5 tips for getting better results from your job descriptions

Written by Gareth Bushell | April 6, 2017 | 0 Comments
It’s understandable that if you have a burning need for a candidate in a particular position, you may wish to post a job advert quickly, even with a far-from-finalised job description. However, all of the leading recruitment companies in Northern Ireland and the Republic of Ireland would always advise you to take your time over the writing of your job descriptions.
Write superior job descriptions, and you will soon attract superior candidates – certainly in the sense of representing a good match to your vacancy. Here are five ways to do exactly that


  1. Prioritise your end goal above all else

From the start to the end of the writing process, what you want your job description to accomplish should always be at the forefront of your mind. Why do you need someone for this vacancy, and what will they be required to do? What is the strategy behind your decision to hire them, and why is the job so important? These questions will help to guide you in choosing the right job title, too.
  1. Look at other job descriptions for ideas

Is there something important that is presently missing from your job description? Check out similar job postings and consider those ‘obvious’ things that it can be easy to forget to include amid the understandable rush to get a description written for publication on an online job board.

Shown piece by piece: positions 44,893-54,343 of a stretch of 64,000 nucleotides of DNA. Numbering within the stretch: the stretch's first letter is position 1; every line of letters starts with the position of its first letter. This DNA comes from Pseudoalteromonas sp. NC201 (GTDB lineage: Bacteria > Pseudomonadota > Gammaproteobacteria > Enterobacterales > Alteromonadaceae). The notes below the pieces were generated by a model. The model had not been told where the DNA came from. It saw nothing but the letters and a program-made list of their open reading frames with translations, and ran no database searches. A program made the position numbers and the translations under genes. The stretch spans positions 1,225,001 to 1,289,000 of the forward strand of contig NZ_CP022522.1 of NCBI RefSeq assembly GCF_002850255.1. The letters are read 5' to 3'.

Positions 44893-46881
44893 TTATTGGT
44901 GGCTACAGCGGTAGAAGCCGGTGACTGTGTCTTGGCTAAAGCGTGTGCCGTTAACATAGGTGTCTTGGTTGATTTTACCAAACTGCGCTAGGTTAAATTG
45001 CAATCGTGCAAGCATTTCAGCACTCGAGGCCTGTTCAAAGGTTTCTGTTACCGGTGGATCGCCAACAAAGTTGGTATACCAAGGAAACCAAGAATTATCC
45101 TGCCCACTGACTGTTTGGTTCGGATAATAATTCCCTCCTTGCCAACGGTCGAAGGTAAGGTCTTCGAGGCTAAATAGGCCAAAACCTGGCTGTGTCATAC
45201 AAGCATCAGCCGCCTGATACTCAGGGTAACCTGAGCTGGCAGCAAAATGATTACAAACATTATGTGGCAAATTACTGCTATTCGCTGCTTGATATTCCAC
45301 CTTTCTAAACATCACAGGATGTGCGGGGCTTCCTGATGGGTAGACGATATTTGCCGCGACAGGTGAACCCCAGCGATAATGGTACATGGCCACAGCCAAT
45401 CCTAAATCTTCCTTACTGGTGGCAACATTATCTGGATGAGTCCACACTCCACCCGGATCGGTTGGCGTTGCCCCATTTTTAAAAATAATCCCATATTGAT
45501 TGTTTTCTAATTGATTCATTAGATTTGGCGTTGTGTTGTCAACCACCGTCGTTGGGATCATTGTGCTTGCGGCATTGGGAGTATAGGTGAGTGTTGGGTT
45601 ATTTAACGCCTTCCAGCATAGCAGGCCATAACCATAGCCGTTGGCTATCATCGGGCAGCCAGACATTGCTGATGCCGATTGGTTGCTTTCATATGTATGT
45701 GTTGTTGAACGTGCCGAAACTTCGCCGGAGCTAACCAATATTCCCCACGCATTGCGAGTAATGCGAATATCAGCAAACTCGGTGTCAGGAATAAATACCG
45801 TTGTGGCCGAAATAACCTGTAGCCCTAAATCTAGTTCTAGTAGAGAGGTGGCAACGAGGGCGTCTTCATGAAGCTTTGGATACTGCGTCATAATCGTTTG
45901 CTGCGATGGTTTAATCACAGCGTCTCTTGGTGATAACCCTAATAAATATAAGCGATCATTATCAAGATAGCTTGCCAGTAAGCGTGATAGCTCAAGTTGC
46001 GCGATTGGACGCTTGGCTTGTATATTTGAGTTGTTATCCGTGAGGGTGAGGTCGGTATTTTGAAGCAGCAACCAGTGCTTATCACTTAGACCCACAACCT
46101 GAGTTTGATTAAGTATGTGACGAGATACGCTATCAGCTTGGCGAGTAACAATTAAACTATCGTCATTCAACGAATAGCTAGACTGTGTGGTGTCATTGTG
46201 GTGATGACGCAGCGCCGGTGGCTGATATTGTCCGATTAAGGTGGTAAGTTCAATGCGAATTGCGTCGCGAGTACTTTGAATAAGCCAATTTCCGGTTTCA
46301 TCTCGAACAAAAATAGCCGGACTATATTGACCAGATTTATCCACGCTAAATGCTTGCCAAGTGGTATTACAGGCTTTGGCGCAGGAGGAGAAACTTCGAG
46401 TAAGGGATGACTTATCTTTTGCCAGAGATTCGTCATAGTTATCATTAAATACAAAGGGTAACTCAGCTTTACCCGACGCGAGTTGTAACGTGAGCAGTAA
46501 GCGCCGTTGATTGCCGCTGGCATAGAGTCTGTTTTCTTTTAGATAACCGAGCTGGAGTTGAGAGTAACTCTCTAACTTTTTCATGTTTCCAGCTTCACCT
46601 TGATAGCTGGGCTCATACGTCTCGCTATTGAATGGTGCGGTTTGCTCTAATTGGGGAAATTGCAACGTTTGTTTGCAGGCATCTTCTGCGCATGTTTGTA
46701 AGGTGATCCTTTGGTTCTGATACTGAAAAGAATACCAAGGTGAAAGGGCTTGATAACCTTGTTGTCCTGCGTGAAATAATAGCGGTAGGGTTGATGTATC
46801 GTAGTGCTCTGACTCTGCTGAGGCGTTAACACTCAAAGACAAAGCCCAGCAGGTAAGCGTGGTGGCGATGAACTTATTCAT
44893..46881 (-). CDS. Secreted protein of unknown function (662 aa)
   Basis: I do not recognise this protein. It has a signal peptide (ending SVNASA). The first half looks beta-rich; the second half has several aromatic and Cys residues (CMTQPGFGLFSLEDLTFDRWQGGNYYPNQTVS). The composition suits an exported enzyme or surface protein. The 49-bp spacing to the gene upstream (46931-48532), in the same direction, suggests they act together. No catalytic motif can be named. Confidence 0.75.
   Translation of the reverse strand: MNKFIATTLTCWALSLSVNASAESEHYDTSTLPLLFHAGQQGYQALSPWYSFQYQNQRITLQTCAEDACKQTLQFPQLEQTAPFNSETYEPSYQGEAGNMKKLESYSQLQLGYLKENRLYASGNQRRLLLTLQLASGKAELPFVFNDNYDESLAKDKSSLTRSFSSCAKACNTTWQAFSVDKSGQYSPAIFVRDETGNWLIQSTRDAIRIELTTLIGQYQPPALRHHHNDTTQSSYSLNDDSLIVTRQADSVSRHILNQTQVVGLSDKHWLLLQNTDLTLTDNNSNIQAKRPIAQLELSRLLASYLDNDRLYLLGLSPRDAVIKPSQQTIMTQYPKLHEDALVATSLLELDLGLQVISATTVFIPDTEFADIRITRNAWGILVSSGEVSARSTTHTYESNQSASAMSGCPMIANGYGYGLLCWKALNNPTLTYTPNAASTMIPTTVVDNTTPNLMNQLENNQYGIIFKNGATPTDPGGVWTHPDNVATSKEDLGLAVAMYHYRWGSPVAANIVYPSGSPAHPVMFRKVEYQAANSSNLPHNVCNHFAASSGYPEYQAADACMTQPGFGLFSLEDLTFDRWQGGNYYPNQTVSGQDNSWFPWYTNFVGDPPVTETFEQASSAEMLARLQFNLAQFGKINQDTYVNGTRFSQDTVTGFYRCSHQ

1. Use language that is in line with your company culture

Whether you aspire to a more buttoned-up and ‘corporate’ company culture or instead something more offbeat and quirky, this should be reflected in how you write your job description. It’ll give potential candidates clues of what to expect from your company if they were to be an employee of yours.
  1. Distinguish between your ‘needs’ and ‘nice-to-haves’

Realistically, you can’t simply declare every characteristic, qualification or experience that you would ideally like your next recruit to have to be “essential” – after all, it’s unlikely that you will be able to find someone who ticks every single one of those boxes.
You will therefore need to consider levels of priority – keeping in mind that while you can train up an employee in the right skills as long as they have the right attitude, even the right skills are unlikely to compensate for a poor attitude.
  1. Get your team to provide their verdict

It helps to have a fresh pair of eyes – or several fresh pairs of eyes – on your job description before broadcasting it to the world. Your employees may well flag up issues that you missed. Consider at this stage, too, whether your job description paints a picture of a role that people would actually want.
Following these tips should take you a long way down the road to the writing of genuinely impactful job descriptions – whatever your Irish firm’s sector and specific needs for its next hire may be.


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